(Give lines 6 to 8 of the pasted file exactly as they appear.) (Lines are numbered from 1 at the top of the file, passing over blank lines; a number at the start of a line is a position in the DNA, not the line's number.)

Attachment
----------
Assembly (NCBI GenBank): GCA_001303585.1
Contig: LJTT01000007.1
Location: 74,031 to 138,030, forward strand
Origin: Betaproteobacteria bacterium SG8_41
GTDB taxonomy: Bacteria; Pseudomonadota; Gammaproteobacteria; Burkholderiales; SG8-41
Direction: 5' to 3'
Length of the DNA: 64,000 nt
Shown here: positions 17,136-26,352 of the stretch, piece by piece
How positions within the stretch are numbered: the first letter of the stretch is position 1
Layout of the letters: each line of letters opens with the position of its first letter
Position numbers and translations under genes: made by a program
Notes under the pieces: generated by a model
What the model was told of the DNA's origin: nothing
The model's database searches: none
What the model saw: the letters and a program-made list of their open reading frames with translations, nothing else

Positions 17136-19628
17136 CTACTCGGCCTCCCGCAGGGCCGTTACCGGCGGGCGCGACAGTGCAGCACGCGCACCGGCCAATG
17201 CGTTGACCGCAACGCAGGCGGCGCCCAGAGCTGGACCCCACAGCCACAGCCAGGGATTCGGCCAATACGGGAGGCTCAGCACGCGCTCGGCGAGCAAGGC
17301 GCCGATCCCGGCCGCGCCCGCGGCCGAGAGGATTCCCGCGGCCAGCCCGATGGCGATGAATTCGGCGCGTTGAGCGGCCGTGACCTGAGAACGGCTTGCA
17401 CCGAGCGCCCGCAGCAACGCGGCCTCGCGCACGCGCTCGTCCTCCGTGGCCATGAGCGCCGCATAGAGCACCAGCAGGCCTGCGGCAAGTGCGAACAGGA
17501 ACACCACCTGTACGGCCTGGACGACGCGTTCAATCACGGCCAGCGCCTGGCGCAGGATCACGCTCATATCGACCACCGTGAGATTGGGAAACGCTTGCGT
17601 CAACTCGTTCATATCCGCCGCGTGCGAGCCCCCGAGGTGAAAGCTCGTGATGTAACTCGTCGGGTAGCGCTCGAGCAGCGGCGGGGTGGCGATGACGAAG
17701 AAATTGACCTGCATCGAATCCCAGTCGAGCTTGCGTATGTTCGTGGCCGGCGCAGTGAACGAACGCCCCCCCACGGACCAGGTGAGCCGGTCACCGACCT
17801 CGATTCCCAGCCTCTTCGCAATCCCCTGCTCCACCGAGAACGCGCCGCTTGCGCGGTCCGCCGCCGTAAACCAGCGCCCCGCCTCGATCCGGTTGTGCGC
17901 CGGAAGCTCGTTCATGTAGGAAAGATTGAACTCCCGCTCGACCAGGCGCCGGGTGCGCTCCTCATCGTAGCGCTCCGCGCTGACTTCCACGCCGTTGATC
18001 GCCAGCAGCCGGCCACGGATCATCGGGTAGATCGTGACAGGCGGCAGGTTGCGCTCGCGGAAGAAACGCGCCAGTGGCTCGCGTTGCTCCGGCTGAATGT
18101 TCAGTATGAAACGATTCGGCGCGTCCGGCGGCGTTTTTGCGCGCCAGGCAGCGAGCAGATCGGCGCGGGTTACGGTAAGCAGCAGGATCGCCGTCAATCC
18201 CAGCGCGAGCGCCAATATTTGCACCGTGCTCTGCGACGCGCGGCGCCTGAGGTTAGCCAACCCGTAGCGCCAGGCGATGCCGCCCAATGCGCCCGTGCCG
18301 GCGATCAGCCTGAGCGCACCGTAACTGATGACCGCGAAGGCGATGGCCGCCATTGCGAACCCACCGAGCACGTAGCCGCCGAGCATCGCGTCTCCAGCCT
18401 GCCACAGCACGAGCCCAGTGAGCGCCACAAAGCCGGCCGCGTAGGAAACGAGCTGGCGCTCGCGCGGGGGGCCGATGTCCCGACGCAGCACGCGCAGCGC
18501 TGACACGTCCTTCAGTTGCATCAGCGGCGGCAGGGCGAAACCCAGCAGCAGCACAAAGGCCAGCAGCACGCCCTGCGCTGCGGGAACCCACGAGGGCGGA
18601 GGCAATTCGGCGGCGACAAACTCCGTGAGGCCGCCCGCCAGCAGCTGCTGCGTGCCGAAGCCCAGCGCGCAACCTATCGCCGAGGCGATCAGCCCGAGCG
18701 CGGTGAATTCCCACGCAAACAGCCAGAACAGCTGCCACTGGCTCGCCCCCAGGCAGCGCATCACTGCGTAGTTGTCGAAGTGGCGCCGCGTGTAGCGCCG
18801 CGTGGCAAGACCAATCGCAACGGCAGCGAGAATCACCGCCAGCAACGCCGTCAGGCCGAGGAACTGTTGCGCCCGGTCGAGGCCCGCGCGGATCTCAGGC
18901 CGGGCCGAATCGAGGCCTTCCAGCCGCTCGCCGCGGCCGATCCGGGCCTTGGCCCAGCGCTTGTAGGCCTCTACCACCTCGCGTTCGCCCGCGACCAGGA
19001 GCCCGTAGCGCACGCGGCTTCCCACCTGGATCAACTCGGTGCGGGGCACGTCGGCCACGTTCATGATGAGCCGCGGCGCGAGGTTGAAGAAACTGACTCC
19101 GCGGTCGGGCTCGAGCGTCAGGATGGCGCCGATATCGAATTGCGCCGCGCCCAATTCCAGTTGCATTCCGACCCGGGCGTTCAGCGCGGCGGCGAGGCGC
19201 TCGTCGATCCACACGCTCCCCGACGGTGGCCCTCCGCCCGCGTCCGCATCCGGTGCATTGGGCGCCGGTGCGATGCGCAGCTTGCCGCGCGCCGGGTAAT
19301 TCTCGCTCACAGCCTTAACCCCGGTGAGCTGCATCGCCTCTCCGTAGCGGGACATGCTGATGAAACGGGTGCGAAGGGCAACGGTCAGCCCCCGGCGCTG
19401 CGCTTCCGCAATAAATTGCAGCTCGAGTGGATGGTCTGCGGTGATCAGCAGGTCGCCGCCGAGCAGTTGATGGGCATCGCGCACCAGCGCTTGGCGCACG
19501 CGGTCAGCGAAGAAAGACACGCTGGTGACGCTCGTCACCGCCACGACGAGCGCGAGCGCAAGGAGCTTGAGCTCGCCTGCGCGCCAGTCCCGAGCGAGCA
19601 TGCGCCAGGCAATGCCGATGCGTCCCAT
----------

Direction: 5' to 3'
Length of the DNA: 64,000 nt
Shown here: positions 17,136-26,352 of the stretch, piece by piece